The question now is what will happen with Samsung. Apple’s multinational battle against the Korean company is way bigger than the one it was having with HTC. Samsung is a far greater threat: it has huge financial power; it has many more patents; and, most significant of all, its Android products are incredibly popular. But although Samsung has prevailed in some of the legal disputes the two have been engaged in, the really big one went the way of Apple when in August a Californian jury delivered a slam-dunk verdict in its favour and awarded over $1 billion in damages, with the possibility of injunctions to follow. As with HTC, therefore, that means Apple is in a strong position to dictate a settlement deal if it so wishes.

Given that it is inconceivable Samsung will be forced out of the smartphone and tablet markets by the courts, the question for Tim Cook and co is when they should hold out the olive branch. And in determining that, they need to ask whether they will ever be in a stronger position than they are now. From where I sit, it is unlikely. Although Apple may well get the injunctions it is after in December, the whole case is going to end up before the CAFC. I am not a lawyer, but many of those I have spoken to in the US consider it unlikely that the decision delivered in San Jose in August will remain unaltered once the Federal Circuit gets stuck in. It is highly doubtful that it will be overturned, but much could change, quite possibly to the detriment of Apple. Whether that is the case or not, sorting things out now would mean that the risk for Apple goes away completely.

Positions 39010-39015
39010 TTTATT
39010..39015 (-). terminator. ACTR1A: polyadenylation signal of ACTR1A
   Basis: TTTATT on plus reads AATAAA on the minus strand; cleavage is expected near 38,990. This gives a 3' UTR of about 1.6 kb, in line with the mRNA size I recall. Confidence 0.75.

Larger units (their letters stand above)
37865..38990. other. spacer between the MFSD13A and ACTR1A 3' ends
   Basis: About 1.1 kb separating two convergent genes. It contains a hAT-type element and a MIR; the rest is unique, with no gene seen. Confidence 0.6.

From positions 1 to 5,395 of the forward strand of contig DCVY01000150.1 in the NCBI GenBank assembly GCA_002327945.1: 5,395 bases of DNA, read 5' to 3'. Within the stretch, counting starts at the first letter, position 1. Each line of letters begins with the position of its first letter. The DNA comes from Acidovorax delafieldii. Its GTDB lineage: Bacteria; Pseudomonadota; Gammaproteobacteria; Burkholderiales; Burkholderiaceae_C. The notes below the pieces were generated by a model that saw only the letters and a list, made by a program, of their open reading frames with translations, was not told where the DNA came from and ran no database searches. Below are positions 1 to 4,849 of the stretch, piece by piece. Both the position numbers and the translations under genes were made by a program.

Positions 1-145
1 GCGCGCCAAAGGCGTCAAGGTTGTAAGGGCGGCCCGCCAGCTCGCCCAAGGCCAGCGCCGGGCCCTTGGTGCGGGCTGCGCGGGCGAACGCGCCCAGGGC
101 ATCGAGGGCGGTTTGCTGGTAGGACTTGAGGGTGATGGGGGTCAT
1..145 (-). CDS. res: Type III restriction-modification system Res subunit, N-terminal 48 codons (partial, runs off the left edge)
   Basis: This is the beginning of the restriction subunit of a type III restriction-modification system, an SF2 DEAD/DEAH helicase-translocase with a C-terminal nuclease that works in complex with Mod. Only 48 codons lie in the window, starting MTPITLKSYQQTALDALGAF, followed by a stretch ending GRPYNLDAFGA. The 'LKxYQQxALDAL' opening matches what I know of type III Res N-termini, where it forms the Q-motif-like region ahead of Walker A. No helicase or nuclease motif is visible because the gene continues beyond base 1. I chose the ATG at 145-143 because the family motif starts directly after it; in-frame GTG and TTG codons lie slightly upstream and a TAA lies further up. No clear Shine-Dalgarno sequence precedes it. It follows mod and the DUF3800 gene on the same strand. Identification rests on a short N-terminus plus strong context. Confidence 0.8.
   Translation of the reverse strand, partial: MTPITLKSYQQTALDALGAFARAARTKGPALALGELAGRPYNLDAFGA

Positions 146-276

On top of this there is the competition/anti-trust element to throw into the equation. On the face of it, Apple seems to have the whip hand here too; with authorities on both sides of the Atlantic casting doubts on the use of standards essential and RAND/FRAND patents in litigation, especially when it comes to injunctions. But look more closely and you can see that the regulators are developing a keen sense of how all sides in RAND/FRAND/standards disputes might game things to their own advantage. And the bottom line on this front, surely, is that no regulator will give the green light to a situation in which the buying public ends up with less choice and more expensive products. Indeed, the European Commission has stated that explicitly.

As discussed previously on here, Apple also needs to factor in the possible reputational damage never-ending litigation will do to its brand – one of the company’s most important and valuable assets. People like Apple, in part at least, because they perceive it puts out cool products. But over time more and more punters may begin to ask themselves just how cool it is to be seen to be preventing consumer choice by blocking competitors through the courts, rather than having the confidence to take them on in the market. Of course, patent owners need to protect their rights, but products not patents must surely be the deciding factor – especially when Apple itself has demonstrated that licensing solutions are at hand.

For all these reasons, Apple should now be looking to move from war-war to jaw-jaw in its dispute with Samsung. Like HTC, the Korean company has shown itself willing to do deals in the past. The time has come for it to do another one. And once that happens, the only significant Android hold-out will be Google. Just think of the pressure that there will be on its leaders should Apple and Samsung finally make up. If I were Tim Cook (or Eric Schmidt, for that matter), I’d be thinking very carefully about that too.